Climate Change

The big challenge we must face all together

“Climate change is the key challenge of our time. Our generation is the first to experience the rapid increase in temperatures all over the world and probably the last that can effectively combat the imminent global climate crisis. We collectively have the obligation towards future generations to do everything humanly possible to stop climate change as well as to adapt to its adverse effects”.

(Heads of State at COP 24, the Conference of the Parties on Climate Change held in Katowice, Poland, in December 2018)

Weather or Climate?

The words “climate” and “weather” are often used as synonyms, although their meaning is very different. The term weather indicates the atmospheric conditions at a given time, whereas the term climate is the average weather conditions in a certain region over a period of at least 30 years.

The climate varies from area to area over time, but when it varies too quickly, we talk about climate change; and when this change occurs at global level, we talk about global change.

Islands and climate change

Islands are generally more exposed to the direct effects of climate change.

Islands have generally a more fragile environment than continental areas, due to their limited surface. Their resources are therefore going to be depleted more rapidly, e.g. in case of forests, water sources, fish stocks and biodiversity. Depletion of natural resources does not only occur more rapidly on islands, but the consequences of such depletion can be more severe and irreversible than on the mainland.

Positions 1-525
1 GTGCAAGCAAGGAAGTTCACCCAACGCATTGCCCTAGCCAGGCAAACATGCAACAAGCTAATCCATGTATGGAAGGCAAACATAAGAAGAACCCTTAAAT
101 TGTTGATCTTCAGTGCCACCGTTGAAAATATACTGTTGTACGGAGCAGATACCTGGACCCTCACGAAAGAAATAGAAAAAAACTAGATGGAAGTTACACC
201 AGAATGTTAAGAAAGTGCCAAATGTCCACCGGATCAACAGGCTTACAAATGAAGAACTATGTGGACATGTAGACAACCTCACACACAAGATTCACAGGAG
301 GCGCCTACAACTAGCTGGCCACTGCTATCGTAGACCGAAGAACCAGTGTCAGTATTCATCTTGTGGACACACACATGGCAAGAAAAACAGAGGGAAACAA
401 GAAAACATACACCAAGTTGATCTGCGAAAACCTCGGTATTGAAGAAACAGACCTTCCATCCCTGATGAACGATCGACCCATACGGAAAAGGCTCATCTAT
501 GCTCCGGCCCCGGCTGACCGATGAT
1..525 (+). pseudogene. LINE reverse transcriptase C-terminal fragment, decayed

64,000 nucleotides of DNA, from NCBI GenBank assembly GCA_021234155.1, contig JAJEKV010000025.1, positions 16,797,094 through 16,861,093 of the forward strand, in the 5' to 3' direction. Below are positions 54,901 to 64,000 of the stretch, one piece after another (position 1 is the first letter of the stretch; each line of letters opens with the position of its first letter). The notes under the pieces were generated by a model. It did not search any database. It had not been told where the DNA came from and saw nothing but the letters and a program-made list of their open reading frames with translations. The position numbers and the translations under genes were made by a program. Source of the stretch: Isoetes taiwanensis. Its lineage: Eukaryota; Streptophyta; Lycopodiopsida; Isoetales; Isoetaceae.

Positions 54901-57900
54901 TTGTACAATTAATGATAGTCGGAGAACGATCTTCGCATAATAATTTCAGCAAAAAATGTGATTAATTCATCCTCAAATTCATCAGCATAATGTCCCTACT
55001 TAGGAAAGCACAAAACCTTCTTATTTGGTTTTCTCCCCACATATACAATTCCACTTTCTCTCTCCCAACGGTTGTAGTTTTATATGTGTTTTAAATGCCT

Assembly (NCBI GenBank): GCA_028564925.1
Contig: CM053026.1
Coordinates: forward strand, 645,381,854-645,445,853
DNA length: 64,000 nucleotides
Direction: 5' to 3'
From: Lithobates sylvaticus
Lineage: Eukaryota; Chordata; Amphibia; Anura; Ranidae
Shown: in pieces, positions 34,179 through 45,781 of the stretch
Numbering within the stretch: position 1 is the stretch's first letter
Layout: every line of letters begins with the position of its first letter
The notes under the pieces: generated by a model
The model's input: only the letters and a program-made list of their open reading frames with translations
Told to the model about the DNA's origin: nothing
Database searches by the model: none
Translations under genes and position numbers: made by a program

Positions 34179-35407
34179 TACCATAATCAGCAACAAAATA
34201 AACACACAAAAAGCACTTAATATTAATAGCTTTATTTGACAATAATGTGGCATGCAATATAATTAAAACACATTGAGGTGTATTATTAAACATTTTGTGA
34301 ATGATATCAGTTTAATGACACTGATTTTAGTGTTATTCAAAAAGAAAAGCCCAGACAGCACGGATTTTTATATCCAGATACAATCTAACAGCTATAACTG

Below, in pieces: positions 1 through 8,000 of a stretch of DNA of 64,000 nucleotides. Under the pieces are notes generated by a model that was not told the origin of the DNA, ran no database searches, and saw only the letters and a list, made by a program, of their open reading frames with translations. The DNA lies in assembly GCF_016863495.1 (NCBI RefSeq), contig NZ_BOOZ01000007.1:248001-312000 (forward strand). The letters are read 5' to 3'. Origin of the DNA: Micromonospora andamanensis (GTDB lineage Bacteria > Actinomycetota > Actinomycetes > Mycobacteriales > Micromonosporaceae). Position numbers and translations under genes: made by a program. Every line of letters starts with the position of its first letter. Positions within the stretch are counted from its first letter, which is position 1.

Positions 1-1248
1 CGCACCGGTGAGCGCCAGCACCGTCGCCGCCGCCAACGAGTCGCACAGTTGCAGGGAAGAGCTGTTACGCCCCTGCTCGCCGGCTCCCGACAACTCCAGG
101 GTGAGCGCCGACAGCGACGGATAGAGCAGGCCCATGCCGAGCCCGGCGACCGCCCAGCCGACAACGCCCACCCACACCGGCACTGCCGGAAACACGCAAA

Their territory is obviously impacted by any rises of sea levels and is frequently more affected by weather instability. Islands are also generally very exposed to migrations flows, induced either by wars or by climatic changes. The smaller size of islands also exposes them to the more difficulties in absorbing waste and pollution of any kind, including that generated by transportation. Proper management of energy, water, mobility and waste is essential for islands.

Climate Change: the Earth has got a fever

The greenhouse effect is a natural phenomenon through which the atmosphere retains the sun’s energy. Gases such as carbon dioxide (CO2) and methane (CH4) work as a sort of “roof”. During the day, the sun shines and its rays pass through the atmosphere down to the Earth and heat the Earth’s surface. During the night, the Earth’s surface cools down by releasing heat into the air. But part of this heat is trapped by greenhouse gases.

This phenomenon ensures warm and comfortable conditions to our planet. However, if there are too many greenhouse gases in the atmosphere, the greenhouse effect becomes too strong and the Earth overheats, thus producing a climate change. This is what is happening now.

Who produces greenhouse gases?

According to scientists around the world, human activities have generated huge additional volumes of greenhouse gases, thus causing an increase in the average temperature of the Earth. Greenhouse gases are produced by emissions from industries and power plants, transport vehicles, residential heating and cooling systems.

What Happens if the Earth Gets a Fever?

The consequences of global warming can be observed throughout the world. The temperature is increasing every year, causing the melting of polar ice caps and an increase in sea levels.

Venice could disappear, like many other islands, and those who live on coastal areas may be forced to move.

Millions of people may have to look for somewhere else to live.

Fires are more and more frequent, so is drought: there is a lack of water for animals, land is becoming arid, crop farming is harder and famine is a threat.